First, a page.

Veterans Affairs Veterans Affairs

Acting Secretary of Veterans Affairs Robert Wilkie, left, is seen as President Trump announces his intention to nominate Wilkie to be the next Veterans Affairs Secretary during a summit at the East Room of the White House on Friday. Alex Wong/Getty Images hide caption

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Alex Wong/Getty Images

Rear Adm. Ronny Jackson, nominee for veterans affairs secretary, leaves the Dirksen Building afte meeting with Sen. Jerry Moran, R-Kan., on Tuesday. Tom Williams/CQ Roll Call via Getty Images hide caption

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Tom Williams/CQ Roll Call via Getty Images

New Charges Against VA Nominee: 'Candyman' Dispensed Drugs Freely, Wrecked Car

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More than 20 military employees have shared concerns about Rear Adm. Ronny Jackson, who was on Capitol Hill on Tuesday, with members and staff of the Senate Veterans' Affairs Committee, said the panel's top Democrat, Jon Tester. J. Scott Applewhite/AP hide caption

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J. Scott Applewhite/AP

VA Nominee Accused Of Drinking On Duty, Improper Prescriptions, Sen. Tester Says

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Ousted Veterans Affairs Secretary David Shulkin demurred from pointing a finger squarely at President Trump but described a VA riddled with political pressure and conflict. Win McNamee/Getty Images hide caption

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Win McNamee/Getty Images

In this 1945 image, test subjects enter a gas chamber for a U.S. military experiment that will expose them to mustard gas. Courtesy of Edgewood Arsenal hide caption

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Courtesy of Edgewood Arsenal

Coalition forces fire a Carl Gustaf recoilless rifle during a training exercise in Afghanistan's Helmand province in 2013. Spc. Justin Young/U.S. Department of Defense/DVIDS hide caption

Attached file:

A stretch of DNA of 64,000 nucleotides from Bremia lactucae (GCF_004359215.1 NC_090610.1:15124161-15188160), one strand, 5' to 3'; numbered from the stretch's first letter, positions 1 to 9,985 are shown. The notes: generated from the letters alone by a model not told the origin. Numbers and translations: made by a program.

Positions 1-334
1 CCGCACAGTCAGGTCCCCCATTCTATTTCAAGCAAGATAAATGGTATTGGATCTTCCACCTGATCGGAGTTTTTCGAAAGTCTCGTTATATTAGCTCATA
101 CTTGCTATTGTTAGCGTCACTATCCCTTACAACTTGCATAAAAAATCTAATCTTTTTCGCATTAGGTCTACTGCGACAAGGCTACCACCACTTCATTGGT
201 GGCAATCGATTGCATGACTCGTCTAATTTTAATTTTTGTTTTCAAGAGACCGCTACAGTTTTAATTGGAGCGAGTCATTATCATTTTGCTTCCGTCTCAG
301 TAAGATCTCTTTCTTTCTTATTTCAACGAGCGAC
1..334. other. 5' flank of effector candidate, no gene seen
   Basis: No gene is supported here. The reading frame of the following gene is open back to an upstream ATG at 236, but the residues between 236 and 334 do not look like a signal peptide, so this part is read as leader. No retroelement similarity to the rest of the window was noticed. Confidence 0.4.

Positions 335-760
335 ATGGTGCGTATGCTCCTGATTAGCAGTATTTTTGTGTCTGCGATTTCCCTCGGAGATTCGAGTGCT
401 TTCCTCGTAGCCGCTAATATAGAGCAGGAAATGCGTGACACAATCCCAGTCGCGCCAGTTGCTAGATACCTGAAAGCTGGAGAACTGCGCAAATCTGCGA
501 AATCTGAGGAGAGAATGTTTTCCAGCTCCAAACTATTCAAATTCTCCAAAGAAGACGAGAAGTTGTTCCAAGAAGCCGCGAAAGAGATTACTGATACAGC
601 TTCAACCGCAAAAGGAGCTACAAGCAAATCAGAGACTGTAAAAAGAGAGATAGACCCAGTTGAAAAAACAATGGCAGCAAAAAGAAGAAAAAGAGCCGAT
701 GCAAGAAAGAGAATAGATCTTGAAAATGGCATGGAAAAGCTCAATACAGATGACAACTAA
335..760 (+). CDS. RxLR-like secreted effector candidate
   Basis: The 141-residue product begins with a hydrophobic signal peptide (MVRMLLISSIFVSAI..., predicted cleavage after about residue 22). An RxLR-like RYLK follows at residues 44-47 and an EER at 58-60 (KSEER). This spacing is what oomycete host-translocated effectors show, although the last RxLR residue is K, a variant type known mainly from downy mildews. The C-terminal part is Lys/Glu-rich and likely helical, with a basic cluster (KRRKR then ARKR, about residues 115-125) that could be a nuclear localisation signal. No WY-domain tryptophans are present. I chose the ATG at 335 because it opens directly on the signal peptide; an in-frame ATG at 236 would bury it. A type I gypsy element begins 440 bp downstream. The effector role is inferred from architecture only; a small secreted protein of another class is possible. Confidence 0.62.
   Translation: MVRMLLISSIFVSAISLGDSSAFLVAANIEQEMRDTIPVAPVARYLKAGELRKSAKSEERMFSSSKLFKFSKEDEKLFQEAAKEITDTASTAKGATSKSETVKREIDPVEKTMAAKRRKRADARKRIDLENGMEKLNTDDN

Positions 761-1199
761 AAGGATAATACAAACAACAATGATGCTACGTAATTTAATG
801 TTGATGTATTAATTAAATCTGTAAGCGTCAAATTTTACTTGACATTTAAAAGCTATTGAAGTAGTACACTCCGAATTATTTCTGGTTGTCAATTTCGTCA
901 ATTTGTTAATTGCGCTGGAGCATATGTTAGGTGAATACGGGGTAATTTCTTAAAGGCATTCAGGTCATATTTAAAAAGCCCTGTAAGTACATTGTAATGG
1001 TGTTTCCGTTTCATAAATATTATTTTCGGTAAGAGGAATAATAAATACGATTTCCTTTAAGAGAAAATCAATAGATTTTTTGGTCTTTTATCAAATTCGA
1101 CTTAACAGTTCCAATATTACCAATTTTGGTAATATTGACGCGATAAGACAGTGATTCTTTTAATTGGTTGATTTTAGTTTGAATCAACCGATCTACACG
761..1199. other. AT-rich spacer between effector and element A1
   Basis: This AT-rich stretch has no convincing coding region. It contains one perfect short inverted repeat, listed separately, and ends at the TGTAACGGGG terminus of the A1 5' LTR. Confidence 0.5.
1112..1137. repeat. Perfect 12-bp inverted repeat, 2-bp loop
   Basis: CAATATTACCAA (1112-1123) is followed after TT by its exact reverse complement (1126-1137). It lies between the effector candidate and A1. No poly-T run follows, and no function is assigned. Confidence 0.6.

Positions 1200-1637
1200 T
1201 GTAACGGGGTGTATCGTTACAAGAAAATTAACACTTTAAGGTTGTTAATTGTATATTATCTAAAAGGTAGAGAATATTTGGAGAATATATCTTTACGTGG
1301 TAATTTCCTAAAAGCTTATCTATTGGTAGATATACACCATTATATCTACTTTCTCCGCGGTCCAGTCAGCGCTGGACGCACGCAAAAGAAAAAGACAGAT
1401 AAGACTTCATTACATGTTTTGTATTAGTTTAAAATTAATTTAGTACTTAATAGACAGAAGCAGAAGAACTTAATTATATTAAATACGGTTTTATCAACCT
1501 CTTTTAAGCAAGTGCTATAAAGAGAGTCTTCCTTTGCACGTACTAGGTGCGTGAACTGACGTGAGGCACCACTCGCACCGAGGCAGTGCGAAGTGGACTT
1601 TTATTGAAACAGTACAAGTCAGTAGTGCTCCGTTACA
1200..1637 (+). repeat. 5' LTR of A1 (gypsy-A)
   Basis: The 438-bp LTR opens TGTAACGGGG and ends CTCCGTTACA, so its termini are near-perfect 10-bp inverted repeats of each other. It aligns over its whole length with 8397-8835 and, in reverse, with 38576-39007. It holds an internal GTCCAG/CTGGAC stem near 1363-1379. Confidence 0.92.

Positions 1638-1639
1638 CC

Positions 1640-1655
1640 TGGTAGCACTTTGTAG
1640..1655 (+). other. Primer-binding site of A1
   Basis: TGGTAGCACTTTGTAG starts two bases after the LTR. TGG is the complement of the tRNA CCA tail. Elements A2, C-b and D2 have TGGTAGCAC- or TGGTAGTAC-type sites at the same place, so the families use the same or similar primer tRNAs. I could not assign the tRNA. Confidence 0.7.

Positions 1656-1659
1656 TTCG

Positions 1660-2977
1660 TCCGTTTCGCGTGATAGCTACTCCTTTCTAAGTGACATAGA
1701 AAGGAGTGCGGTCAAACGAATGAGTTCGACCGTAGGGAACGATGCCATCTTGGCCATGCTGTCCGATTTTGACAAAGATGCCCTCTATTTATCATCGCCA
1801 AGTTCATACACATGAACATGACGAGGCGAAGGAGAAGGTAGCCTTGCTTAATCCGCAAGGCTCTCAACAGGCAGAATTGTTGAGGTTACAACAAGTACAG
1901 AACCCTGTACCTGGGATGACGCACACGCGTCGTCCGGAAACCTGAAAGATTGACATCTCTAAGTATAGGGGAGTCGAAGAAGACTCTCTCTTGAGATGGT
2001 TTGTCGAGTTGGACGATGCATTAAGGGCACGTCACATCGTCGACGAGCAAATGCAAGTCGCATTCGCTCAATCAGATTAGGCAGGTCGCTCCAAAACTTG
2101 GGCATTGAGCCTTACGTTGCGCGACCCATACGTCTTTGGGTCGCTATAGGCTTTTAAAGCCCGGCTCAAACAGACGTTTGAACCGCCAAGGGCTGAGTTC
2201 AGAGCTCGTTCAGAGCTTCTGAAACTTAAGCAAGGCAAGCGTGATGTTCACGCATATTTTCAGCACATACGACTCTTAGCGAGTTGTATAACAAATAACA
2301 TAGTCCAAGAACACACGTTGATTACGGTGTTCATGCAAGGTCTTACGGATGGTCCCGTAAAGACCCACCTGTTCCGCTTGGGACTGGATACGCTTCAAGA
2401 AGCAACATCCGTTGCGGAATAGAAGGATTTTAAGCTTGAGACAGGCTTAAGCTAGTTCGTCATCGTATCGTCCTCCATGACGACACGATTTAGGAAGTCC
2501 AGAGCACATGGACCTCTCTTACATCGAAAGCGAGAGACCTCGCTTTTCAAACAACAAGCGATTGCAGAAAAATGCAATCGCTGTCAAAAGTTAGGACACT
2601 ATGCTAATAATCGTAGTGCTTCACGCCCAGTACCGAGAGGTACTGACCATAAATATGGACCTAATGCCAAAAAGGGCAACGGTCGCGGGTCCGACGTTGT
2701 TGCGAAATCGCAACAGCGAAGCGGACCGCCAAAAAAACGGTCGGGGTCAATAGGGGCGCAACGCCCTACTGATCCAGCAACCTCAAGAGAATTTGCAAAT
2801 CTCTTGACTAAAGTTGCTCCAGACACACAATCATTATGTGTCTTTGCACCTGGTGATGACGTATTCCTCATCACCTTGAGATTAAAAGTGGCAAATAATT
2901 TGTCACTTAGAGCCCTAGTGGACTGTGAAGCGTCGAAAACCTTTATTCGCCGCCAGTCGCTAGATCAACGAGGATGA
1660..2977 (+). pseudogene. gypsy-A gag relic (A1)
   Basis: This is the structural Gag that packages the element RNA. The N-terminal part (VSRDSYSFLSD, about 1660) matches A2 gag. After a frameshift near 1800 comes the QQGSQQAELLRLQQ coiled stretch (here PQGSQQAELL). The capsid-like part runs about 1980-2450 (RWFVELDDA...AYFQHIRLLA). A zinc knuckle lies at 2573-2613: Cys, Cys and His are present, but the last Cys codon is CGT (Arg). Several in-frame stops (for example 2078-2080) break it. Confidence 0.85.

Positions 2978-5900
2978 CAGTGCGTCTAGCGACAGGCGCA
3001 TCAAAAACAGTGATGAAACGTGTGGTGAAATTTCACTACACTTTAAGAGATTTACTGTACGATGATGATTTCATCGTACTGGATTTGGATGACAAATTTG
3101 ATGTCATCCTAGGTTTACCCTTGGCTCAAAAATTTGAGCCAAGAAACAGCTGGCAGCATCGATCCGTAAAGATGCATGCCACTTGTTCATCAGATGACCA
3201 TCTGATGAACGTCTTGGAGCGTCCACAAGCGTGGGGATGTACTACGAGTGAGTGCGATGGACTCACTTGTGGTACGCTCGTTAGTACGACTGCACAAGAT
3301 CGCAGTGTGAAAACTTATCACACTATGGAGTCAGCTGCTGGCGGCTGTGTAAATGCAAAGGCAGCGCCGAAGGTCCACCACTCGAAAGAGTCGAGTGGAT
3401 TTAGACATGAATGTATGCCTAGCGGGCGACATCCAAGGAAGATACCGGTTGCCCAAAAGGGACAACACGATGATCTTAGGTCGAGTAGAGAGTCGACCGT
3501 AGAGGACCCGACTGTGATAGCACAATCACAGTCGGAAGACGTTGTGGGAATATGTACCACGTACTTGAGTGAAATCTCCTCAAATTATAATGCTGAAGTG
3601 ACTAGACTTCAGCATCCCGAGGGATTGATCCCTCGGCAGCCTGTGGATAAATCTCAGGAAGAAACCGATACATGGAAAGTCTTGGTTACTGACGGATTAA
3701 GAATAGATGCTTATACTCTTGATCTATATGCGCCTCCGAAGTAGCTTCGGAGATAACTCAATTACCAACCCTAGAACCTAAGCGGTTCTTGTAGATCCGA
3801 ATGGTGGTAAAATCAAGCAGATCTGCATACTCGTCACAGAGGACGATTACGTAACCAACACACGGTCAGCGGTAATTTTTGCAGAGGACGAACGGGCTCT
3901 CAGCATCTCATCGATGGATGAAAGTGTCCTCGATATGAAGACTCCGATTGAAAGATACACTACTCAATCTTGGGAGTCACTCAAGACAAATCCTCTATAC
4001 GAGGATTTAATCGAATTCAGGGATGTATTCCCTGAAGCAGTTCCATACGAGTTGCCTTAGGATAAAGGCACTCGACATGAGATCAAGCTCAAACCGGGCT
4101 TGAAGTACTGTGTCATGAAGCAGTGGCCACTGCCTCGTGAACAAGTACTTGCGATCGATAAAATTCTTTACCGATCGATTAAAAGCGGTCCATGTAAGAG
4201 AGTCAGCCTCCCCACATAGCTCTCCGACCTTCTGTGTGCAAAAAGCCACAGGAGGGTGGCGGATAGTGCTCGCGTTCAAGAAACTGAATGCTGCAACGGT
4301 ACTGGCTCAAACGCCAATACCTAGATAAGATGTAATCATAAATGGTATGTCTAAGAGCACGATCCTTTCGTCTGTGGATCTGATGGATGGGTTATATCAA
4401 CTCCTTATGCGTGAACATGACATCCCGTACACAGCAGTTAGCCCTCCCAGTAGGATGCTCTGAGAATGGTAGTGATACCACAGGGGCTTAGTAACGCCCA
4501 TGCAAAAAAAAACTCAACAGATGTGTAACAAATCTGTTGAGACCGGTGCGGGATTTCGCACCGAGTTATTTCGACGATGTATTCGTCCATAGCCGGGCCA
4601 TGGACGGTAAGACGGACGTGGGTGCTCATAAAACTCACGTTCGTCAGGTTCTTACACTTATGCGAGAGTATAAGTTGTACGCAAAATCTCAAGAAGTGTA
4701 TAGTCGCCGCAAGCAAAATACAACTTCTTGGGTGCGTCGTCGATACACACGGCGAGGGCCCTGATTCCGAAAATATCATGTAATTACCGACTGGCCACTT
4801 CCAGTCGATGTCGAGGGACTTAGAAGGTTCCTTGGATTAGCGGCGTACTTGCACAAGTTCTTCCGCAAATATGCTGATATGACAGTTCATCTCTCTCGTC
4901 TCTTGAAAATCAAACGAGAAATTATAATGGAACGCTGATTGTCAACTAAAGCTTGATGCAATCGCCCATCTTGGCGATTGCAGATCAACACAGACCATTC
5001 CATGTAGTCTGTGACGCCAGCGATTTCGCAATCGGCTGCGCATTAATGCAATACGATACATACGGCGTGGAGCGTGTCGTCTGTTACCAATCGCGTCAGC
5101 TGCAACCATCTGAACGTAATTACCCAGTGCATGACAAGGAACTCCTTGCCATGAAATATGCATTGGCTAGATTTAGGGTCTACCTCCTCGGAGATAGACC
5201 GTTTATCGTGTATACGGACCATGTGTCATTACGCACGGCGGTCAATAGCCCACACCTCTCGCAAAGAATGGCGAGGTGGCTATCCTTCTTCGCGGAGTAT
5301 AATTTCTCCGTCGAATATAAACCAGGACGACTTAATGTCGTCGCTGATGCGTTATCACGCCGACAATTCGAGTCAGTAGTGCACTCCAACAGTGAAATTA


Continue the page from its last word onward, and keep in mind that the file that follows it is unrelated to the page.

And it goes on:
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Spc. Justin Young/U.S. Department of Defense/DVIDS

Do U.S. Troops Risk Brain Injury When They Fire Heavy Weapons?

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A House-approved bill would require a court hearing before a U.S. veteran is deemed mentally unfit to own a gun. Here, rifles are seen at a gun shop in Merrimack, N.H., last year. Dominick Reuter/AFP/Getty Images hide caption

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Dominick Reuter/AFP/Getty Images

Veterans Affairs Secretary-designate Dr. David Shulkin, then the undersecretary for health at the VA, testifies on Capitol Hill Feb. 1. Shulkin was confirmed on Monday. Alex Brandon/AP hide caption

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Alex Brandon/AP

David Shulkin (center), the U.S. Department of Veterans Affairs undersecretary of health, talks with attendees in July prior to testifying at a Senate Veterans' Affairs Committee hearing in Gilbert, Ariz. Donald Trump has selected Shulkin to lead the agency. Ross D. Franklin/AP hide caption

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Ross D. Franklin/AP

Hiring Freeze And Obamacare Repeal Could Clobber Veterans Affairs

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Coning left the Marines in 2013. His wife says she thinks it's likely he had post-traumatic stress disorder, but he was never tested for it by the VA. Courtesy of the Coning family hide caption

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Courtesy of the Coning family

After A Vet's Suicide, Getting VA Benefits Can Compound A Family's Grief